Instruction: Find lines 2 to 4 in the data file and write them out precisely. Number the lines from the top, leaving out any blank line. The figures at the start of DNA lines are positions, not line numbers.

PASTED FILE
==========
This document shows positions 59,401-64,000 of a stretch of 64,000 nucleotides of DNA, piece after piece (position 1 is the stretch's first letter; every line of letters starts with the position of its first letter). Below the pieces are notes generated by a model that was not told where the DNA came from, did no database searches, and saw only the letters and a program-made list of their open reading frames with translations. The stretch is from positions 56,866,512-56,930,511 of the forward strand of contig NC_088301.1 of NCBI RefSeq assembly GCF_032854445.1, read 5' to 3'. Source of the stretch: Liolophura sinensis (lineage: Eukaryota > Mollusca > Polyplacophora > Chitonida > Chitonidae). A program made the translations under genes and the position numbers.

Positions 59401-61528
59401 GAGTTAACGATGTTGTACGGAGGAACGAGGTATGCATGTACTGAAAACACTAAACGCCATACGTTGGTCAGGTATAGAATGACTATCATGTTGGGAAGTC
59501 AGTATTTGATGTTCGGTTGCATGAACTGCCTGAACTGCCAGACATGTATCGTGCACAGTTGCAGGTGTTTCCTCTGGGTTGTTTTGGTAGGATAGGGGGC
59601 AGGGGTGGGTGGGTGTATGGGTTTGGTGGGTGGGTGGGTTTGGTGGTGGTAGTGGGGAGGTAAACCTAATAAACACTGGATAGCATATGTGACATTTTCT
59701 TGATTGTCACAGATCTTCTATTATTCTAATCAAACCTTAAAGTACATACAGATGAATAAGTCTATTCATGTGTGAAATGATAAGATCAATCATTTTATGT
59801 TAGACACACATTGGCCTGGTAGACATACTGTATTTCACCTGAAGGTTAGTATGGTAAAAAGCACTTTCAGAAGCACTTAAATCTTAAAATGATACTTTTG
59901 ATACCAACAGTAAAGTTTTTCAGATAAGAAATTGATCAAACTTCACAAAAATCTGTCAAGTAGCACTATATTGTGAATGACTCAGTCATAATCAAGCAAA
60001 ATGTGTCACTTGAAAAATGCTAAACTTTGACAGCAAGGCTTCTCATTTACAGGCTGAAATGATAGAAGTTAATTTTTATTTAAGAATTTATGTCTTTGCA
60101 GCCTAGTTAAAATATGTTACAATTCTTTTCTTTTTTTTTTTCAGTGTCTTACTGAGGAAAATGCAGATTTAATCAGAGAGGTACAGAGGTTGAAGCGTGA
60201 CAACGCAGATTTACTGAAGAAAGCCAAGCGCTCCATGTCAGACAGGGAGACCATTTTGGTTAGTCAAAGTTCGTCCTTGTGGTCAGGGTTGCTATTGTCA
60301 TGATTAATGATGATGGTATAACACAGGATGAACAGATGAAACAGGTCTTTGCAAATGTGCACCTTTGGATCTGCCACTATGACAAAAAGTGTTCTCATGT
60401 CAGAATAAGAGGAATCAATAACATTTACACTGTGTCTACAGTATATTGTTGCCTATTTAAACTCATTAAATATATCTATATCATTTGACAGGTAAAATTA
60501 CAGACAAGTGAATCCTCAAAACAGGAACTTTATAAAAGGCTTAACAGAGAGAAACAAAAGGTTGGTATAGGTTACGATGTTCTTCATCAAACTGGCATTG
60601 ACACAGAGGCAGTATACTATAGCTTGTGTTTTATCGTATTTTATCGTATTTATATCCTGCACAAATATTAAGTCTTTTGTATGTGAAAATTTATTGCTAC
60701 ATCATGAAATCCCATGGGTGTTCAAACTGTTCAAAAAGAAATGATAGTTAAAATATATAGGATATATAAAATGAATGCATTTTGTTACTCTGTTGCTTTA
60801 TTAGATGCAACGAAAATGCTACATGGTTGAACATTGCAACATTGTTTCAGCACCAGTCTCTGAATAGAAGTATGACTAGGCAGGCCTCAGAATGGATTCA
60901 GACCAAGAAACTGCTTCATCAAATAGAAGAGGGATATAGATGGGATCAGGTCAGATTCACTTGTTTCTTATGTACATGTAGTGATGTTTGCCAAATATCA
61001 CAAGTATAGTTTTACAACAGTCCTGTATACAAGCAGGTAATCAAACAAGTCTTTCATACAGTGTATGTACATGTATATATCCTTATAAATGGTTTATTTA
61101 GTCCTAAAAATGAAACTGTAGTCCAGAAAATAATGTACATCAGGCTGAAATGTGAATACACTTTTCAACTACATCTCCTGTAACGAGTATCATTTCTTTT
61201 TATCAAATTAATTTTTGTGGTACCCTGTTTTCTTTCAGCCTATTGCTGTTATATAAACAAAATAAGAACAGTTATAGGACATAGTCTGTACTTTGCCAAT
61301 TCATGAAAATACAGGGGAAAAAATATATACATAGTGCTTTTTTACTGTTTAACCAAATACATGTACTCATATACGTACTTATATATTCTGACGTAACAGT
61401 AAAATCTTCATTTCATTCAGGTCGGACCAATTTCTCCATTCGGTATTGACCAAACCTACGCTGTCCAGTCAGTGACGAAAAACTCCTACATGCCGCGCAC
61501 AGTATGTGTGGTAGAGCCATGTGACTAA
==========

Positions 59401-61528
59401 GAGTTAACGATGTTGTACGGAGGAACGAGGTATGCATGTACTGAAAACACTAAACGCCATACGTTGGTCAGGTATAGAATGACTATCATGTTGGGAAGTC
59501 AGTATTTGATGTTCGGTTGCATGAACTGCCTGAACTGCCAGACATGTATCGTGCACAGTTGCAGGTGTTTCCTCTGGGTTGTTTTGGTAGGATAGGGGGC